In Times Travel the judge accepted that bad faith had not been proved. The court carefully examined the authorities on economic duress and, in particular, the extensive (albeit obiter) comments of Leggatt LJ (now Lord Leggatt) in Al Nehayan v Kent  EWHC 333 in which he argues for an interpretation of Lord Steyn’s decision as going beyond bad faith and extending to situations where the conduct of one party has been “unconscionable” and the other party is in a position of “extreme vulnerability”.
The Court of Appeal disagreed with that approach pointing out that the sort of language used by Leggatt LJ is the language of equity not of contract and that where a party uses lawful pressure to achieve a result to which it considers itself in good faith to be entitled, these concepts are not engaged. The Court of Appeal emphasises that they are looking at matters in a commercial context where the parties owe no duties to each other as to the manner in which they exercise their personal rights. They explain that the courts have repeatedly rejected the inequality of bargaining power as a ground for setting aside a contract.
This passage was the focus of some of the discussion at the Supreme Court hearing. Lord Reed, during discussion, pointed out that the language used by Leggatt LJ and the example of undue influence were more at home in the world of personal rather than commercial relationships. He queried whether that argument was really an attempt to extend an existing equitable doctrine into the field of commercial contracts where normally the court would not be interested in matters such as good faith or the mental state of the parties. The court also pointed out that when you start attacking lawful, rather than unlawful, conduct, you are making a moral rather than a legal judgment.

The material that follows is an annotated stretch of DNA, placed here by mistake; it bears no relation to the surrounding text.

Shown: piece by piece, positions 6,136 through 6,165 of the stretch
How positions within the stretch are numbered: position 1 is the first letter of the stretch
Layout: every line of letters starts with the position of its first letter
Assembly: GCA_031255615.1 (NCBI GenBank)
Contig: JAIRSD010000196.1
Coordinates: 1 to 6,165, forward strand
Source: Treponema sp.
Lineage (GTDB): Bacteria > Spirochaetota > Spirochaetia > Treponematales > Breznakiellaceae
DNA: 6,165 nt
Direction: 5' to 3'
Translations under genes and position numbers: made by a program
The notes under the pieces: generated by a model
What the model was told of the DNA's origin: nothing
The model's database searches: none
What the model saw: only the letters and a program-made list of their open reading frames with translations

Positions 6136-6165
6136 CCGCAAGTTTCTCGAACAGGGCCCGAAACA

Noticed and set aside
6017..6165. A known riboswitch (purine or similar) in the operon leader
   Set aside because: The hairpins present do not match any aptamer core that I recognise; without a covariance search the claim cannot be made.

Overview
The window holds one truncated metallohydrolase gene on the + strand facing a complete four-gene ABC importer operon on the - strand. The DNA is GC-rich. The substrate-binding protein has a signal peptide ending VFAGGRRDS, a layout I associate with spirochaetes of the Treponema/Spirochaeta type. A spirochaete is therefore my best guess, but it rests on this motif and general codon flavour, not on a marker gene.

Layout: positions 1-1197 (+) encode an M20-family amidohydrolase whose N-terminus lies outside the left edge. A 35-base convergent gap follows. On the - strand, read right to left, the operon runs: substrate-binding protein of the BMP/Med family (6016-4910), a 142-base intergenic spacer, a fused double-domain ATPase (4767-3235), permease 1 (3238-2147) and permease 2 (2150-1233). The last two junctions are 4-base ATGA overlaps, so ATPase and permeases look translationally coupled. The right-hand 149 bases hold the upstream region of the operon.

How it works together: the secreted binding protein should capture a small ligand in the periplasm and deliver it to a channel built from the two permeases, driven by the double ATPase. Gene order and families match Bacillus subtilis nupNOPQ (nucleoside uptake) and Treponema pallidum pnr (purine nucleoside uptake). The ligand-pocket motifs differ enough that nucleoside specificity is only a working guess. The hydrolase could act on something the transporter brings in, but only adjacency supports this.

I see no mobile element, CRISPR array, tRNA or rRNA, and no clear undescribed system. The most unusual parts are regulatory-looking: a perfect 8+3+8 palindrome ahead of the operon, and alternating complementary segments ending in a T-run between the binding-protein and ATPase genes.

In any event, the Court of Appeal reversed the decision of the High Court and reached the conclusion that “on the central legal issue…the doctrine of lawful act duress does not extend to the use of lawful pressure to achieve a result of which the person exercising pressure believes in good faith it is entitled, and that is so whether or not, objectively speaking, it has reasonable grounds for that belief”. It concluded that “The common law and equity set tight limits to setting aside other valid contracts. In this way, undesirable uncertainty in a commercial context is reduced”. It will be interesting to see where the Supreme Court lands on this issue.
As a postscript to all of this it is interesting to ask whether the position would be any different in Scotland. In Scotland we use the phrase “force and fear” to describe the sort of conduct which would be duress in England. As with England, undue influence is a separate and distinct branch of the law. Any form of threat, including an economic one, can amount to force and fear and McBryde cites three economic duress cases to support that proposition (Wiseman v Logie (1700) Mor. 16505; Foreman v Sheriff (1791) Mor. 16515 and Sutherland v Montrose Fishing Co Ltd (1921) 37 Sh Ct Rep 239) (The Law of Contract in Scotland, 3rd ed, para.17-06).
One notable difference in the two jurisdictions is the consequence of a successful duress argument being made. In England the contract is voidable and in Scotland it is void albeit that voluntary actions after contract may show that the parties have ratified it. Cases of economic duress in Scotland, however, suffer from the same doubts as England - the existence of a doctrine at all and the extent of it. Scots lawyers will await the Supreme Court’s decision with interest.
Richard McMeeken is a partner and solicitor advocate at Morton Fraser